The road to excellence.
The concept of deliberate training has been in the news quite a bit over the last decade. Even more recently with the publication of Anders Ericcson’s new book Peak.
I am reading Peak now and will write more about it over the next week.
All the way back in 1996 Ericcson edited a book entitled The Road to Excellence that explored how to achieve excellent performance in a myriad of domains.
I first read this book after seeing an article about deliberate training in the mid-2000s.
There are two chapters in particular that are helpful to coaches. The first chapter “The Acquisition of Expert Performance” is by Ericcson himself, the other is Chapter 3 “Deliberate Practice in Sports: What is it?” is by multiple authors.
To look at expertise as a researcher, and not as a coach or practitioner, you need to find evidence that can be replicated. The author cannot just rely on anecdotes. In sports excellence requires that we continuously get to a smaller and smaller pool. Only so many can keep winning.
Therefore, the key is “to search for patterns of development across exceptional individuals.”
A few patterns from the research of Bloom (1985)
Future elite athletes start sports as play. Their interest grows and they show promise. Parents find an instructor. Parents provide “enthusiastic support and encouragement” at this stage. With improvement better instructor sought and more training time. (Stage 1)
During early or midteens the elite performers committed to their sport–included “a master teacher and optimal training conditions.” (Stage 2)
“Across many different domains, Bloom found that nearly all international-level performers had worked with coaches or teachers that had either themselves reached international level of performance or had instructed other students who had attained that level.” (p20) (Stage 3)
An innovative contribution to the domain is the final stage on the road to excellence for elite performers. They mastered what teachers taught and started to look for”their own innovative contribution to domain.”
Also, in the first 3 stages the chapter indicated that the future elite performer taxes the family financially and time-wise. As a result, often only one elite performer emerges per family. I had not considered the limiting factor of this.
Also, looking at the first stage notice that the role of the parent is supportive, enthusiastic and that the teacher does not need to be a master. Participation is described as play and the athlete does not yet specialize.
Even when people have similar amounts of training there are large differences in achievement on the road to excellence. Ericcson takes this a step further stating that “experience is a weak predictor of performance.”
Because training methods matter.
Here we get to the components of deliberate training:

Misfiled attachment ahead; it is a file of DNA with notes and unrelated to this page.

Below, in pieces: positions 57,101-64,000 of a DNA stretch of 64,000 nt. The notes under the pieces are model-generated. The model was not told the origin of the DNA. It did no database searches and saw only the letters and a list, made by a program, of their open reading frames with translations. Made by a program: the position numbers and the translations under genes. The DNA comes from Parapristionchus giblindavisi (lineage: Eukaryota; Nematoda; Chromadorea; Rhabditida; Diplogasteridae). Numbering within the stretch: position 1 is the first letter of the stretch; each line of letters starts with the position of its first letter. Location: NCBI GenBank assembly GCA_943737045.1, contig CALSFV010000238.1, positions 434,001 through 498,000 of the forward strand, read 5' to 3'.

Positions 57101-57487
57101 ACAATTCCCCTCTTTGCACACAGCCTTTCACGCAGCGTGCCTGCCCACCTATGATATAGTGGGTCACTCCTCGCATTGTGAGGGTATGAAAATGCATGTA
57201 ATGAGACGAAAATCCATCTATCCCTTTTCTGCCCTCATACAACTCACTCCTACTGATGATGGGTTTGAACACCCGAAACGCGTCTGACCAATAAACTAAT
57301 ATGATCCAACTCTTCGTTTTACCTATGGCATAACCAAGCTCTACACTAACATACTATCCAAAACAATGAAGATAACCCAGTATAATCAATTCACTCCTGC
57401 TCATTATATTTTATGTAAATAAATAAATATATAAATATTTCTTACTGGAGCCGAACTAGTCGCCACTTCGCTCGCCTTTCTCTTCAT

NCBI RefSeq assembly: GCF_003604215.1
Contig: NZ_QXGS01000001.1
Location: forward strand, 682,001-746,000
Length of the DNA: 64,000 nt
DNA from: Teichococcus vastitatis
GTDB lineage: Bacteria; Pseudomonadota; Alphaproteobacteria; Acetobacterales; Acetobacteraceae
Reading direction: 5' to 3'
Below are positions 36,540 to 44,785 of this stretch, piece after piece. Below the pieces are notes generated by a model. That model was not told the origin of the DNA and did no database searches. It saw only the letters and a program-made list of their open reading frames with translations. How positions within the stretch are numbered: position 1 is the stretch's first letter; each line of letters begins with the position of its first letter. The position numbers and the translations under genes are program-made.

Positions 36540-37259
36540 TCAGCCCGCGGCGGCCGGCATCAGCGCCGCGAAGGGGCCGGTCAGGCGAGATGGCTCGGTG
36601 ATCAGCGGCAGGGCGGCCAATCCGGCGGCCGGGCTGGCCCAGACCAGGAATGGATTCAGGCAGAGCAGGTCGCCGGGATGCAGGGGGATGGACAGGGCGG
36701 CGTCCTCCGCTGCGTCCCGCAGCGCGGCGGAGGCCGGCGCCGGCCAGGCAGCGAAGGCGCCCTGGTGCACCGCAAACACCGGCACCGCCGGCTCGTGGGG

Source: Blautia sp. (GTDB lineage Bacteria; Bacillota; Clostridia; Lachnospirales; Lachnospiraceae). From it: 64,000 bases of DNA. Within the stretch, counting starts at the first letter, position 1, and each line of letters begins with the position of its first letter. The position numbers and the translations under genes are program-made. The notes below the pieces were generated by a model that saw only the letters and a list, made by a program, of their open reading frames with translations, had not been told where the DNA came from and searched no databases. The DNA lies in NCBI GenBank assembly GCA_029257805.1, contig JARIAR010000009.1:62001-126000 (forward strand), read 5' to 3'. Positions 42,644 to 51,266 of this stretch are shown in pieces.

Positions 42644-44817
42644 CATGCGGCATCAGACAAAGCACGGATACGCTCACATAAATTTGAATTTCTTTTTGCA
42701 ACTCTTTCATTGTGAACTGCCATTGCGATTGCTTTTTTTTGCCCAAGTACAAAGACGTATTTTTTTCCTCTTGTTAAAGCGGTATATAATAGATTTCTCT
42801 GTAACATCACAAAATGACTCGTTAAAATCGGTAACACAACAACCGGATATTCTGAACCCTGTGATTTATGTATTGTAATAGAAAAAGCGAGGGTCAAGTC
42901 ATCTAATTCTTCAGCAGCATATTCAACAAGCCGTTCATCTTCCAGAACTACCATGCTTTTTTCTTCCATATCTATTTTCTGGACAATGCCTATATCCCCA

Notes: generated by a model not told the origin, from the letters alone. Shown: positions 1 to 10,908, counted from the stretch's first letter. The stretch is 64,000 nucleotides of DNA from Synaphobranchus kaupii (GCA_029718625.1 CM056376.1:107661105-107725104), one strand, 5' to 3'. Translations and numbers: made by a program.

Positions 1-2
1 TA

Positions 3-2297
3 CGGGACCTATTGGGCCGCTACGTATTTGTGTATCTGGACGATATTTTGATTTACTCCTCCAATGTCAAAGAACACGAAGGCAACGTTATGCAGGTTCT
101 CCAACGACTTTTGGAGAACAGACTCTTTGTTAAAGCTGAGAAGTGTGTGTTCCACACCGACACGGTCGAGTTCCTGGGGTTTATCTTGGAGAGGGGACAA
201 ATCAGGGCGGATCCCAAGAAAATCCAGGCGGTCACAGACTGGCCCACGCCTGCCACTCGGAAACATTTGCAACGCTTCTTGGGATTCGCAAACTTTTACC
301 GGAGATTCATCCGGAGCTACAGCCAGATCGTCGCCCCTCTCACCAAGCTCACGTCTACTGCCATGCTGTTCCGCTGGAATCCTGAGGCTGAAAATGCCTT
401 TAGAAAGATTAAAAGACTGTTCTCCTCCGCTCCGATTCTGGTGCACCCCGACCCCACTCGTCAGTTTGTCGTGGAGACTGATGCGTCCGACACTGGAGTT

- Well defined task
- Appropriate level of difficulty (think Flow–don’t want to be bored or frustrated/anxious)
- Informative feedback
- Correction of errors
- Not necessarily fun
- Requires tremendous focus and concentration
If you think about it most youth athletes rarely do deliberate training–play or practice often miss these components.
The training can be on your own, but you must return to the teacher for evaluation of where you are and correction. In fact, it would be impossible to excel without additional training beyond practice time and doing this consistently.
An interesting point he makes is that you must continue to train diligently and consistently to maintain your skills when you are already accomplished.
Another key finding–master teachers and researchers attribute successful deliberate training to the ability to concentrate. Focus in training determines the quality of your performance. When quality suffers quit training.
“Master teachers argue that full concentration is essential and that when it wains the musician should rest, because practice without full concentration may actually impair rather than improve performance.” (p24)
He continues with good detailed information about the importance and quality of rest in creating concentration.
Coaches and expert performers consider “desire to succeed” the most important factor for eventual success in a domain. (Think Grit by Duckworth. The capacity to hold that goal and train for something over an extended period of time. Best part of each of these theories is that they all start to intersect making it impossible to say that any one is the singular answer. Instead as you read them all you start to see how it fits together with how you teach and who you teach)
The best are willing to sacrifice time and enjoyment to train deliberately in order to reach excellence. They enjoy leisure and social more, but are willing to do what is required.
Training trumps talent, but much research remains left to be done at the time of this book.
Another aside, I want to also note that there has been a renewed discussion about the 10,000 hour rule (associated with Ericcson’s research) and its legitimacy. This Business Insider article is a good example of the criticism aimed at the research. It’s important to note that the idea of the 10,000 hours was really amplified by Malcolm Gladwell in his book Outliers and was not central to the original research. Ericcson addresses the issue himself in the Finding Mastery Podcast which you can find here.
(Disclosure: The Coaching Conversation is an amazon affiliate. If you purchase a book or anything through here the blog makes a small percentage. Thank you in advance.)